Normally I then switch to putting my feet on a footrest. Now, I know you are thinking, what is wrong with using a footrest? Normally footrests are very effective...except when you are using another chair as a footrest. Footrests are supposed to make it so that your knees are at about a 90 degree angle because this position promotes the best circulation. My legs are completely straight when I use my chair/footrest which promotes VERy bad circulation!
The last bad position I tend to sit in, is with my back far away from my chair, slumped over on my desk. While this does help me read my computer monitor better, it also is causing cumulative trauma to my back. The best solution for this, is increasing the size of the font on the screen you are reading or getting a larger monitor with a monitor arm that will allow you to adjust how close the computer is to your face.
After reviewing all my bad habits, clearly it is time to break them and start sitting better in my office chair. Some tips I learned to prevent myself from sitting incorrectly are get up and move, keep the body in alignment while sitting in an office chair, choose ergonomic office chairs when sitting, and use posture friendly props. It is best to take a break from sitting in an office chair every half an hour or so for a few minutes in order to stretch, stand, or walk. When sitting in an office chair, take advantage of the chairs features. Also if you are sitting in an ergonomic office chair, you are able to adjust the back for lumbar support. Footrests, portable lumbar back supports, or even a small pillow can be used while sitting in an office chair. And of course, posture is important! The proper way to sit in a chair is to keep both feet on the ground, sitting up straight, with your back firmly rested against the seat. Follow this advice and you will be sitting better in no time :)
Scheduled Release Date: August 2009.
Estimated MSRP: Starting at $750.00
What we thought:
Elegant and simple. Humanscale told us that was the goal with the chair, and it seems they have mostly achieved this. Like true Humanscale fashion, the World Chair, designed by famous Humanscale designer Niels Diffrient, the chair is ridiciously simple to adjust - only height adjustment and a seat slider are available, but for most users, it's only what is needed.
Before I get into how great of a chair is was, let me go over what I felt was the not so lovely element of the chair - the lumbar. As with the Liberty, the mesh is very nice, and very conforming, however, it does not provide adequate lumbar support for people with lumbar issues. It certainly won't be causing any lumbar pain for non-sufferers, but it won't be solving any chronic back problems either. But that is to be expected when a chair, especially a task chair, is designed to fit a large majority of the populace.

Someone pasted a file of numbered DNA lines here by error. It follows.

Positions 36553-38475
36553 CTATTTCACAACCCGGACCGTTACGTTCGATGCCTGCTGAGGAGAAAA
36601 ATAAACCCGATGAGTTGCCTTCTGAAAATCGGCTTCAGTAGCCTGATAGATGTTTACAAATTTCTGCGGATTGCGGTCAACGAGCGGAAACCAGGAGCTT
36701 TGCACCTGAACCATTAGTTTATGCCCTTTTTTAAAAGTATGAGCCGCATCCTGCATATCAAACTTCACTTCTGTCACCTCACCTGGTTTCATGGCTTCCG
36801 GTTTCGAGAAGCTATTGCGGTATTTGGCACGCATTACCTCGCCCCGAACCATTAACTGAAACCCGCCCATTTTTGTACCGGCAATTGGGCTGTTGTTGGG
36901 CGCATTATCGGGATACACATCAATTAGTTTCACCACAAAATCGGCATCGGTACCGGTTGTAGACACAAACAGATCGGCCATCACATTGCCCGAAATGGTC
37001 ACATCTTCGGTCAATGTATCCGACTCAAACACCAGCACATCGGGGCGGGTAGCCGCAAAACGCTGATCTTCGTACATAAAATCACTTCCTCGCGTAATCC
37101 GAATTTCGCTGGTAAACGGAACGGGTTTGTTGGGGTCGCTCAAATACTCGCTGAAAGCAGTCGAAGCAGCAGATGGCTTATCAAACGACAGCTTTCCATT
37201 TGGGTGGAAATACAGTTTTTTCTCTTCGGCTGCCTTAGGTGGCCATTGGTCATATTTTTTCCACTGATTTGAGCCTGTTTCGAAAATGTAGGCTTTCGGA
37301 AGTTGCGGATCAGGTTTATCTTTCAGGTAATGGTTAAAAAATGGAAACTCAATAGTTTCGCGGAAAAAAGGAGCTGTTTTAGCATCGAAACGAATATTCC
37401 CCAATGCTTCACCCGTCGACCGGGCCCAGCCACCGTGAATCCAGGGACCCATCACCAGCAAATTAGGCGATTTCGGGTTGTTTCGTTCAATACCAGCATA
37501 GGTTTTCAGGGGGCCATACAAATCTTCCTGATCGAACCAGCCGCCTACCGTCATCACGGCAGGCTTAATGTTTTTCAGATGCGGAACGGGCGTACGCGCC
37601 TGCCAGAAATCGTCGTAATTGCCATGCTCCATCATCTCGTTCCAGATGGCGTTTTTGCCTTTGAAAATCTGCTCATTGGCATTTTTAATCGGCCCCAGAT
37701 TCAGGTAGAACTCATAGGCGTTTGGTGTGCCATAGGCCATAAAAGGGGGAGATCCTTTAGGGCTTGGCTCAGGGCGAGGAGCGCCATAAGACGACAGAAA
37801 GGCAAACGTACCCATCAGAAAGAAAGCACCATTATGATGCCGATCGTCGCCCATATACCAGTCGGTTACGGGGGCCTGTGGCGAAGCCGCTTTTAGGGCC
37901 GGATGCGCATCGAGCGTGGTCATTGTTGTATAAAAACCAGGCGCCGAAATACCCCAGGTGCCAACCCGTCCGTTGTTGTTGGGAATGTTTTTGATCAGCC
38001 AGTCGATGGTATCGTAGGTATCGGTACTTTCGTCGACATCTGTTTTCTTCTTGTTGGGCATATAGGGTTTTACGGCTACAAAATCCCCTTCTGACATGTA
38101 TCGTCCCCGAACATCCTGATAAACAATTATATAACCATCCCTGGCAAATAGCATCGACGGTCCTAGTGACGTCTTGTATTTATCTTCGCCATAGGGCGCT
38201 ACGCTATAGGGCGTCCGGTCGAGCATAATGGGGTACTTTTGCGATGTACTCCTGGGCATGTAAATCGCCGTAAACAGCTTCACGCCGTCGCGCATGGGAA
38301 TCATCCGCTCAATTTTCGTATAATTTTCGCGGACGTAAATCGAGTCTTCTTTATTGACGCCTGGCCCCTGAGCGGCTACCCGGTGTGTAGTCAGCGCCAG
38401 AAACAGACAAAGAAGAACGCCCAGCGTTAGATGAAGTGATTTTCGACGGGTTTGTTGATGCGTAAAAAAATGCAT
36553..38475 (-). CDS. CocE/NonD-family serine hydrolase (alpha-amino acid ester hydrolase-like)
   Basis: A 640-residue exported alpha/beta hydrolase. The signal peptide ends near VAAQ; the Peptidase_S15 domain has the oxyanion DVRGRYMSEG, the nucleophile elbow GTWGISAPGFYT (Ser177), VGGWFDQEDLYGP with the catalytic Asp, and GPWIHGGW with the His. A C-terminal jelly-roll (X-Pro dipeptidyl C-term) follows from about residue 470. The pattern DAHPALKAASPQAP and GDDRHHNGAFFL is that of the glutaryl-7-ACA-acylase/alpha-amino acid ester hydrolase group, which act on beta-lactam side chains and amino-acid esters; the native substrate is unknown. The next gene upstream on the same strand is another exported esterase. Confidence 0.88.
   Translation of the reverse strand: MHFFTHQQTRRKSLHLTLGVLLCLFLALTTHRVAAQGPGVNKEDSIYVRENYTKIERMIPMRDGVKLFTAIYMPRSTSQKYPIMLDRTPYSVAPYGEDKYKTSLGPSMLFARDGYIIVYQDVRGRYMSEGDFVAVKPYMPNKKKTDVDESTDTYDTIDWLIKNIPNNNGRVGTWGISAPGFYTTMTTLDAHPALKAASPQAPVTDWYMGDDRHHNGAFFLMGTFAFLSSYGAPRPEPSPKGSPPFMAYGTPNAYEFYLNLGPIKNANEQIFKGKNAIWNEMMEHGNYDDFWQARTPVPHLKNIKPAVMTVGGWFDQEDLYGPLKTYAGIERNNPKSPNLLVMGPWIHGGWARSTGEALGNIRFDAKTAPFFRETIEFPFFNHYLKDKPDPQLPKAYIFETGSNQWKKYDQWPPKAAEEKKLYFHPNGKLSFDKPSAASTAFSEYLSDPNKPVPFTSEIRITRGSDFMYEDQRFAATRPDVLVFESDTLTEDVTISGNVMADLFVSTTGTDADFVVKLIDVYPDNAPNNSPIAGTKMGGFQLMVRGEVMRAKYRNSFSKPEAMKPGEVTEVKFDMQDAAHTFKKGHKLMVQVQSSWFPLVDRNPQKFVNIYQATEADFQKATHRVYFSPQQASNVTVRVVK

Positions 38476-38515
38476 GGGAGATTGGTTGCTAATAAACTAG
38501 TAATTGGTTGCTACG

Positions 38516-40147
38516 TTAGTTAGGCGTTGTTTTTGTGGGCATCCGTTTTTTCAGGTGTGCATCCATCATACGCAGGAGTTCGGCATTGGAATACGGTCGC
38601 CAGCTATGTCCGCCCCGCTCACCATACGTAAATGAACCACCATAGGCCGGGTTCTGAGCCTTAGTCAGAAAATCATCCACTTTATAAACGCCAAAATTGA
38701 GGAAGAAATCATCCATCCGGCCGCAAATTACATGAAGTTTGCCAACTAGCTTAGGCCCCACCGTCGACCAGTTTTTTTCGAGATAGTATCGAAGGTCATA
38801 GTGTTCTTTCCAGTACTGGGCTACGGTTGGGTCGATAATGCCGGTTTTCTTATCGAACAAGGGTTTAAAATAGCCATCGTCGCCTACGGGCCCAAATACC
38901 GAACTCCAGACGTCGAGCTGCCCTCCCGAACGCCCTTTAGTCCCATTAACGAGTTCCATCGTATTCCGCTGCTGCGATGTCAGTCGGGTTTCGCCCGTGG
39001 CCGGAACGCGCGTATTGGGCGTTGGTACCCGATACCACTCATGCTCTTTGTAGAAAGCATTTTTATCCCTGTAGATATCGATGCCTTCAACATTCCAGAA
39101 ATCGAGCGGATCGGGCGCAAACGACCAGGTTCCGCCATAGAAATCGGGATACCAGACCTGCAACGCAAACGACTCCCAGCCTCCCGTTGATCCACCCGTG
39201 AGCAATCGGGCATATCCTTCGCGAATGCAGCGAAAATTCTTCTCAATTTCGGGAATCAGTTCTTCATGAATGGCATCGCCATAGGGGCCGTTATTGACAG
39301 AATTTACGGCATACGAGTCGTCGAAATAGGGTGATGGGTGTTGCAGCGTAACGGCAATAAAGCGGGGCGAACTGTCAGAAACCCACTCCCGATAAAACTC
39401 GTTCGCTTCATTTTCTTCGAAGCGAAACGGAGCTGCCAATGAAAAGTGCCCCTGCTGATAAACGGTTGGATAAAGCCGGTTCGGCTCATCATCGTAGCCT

Despite the lumbar issue for a lower back pain sufferer like myself, I did find the chair overwhelmingly comfortable. It did fit me right, and I'd be able to sit in it comfortable for 8 hours a day (if I committed to interval periods of back stretches, which is not a bad thing). The mesh, as previously mentioned, is the Libery mesh, which is comfortable, soft, and springy. The front egde on the seat takes the waterfall front seat style to a new level - there is no frame on the front edge of the seat, meaning there is absolutely no pressure on the thighs - this is a great thing. The seat can also be upholstered to match the look of the Liberty, as well.
The backrest pivots, meaning that it has motion within the recline motion itself of the chair. This essentially means your back will never be in a static position, a key factor in Humanscale's treatment of ergonomics, and a nice feature indeed. The armrests are attached to said backrest, so they move with the chair's recline motion and match the overall style of the frame, which comes with fixed arms, adjustable arms or no arms options.
Speaking of the frame, it comes in black or white, the latter which looks very contemporary yet art deco - stylish and sleek, to say the least.
As an added bonus, the chair weighs a measly 25 punds, and that is a good thing. It is easily movable and adjustable, and wieghs less using 97% recycable content, meaning it is very green. Despite its slim profile, the chair can hold users up to 300 lbs - considering most task chairs only rate up to 250 lbs and weigh twice as much, that is also a very good thing!
Overall, the chair is a winner. When judging and reviewing any chair, we take into account the value of said chair, namely, what do you get for what you pay for? After all, that is the most important thing with a chair. The Humanscale Diffrient World Chair, while not cheap, does represent a great value proposition in the high end seating market. Compared with other ergonomic office chairs in its class range, the Diffrient world chair looks to be in a world of its own!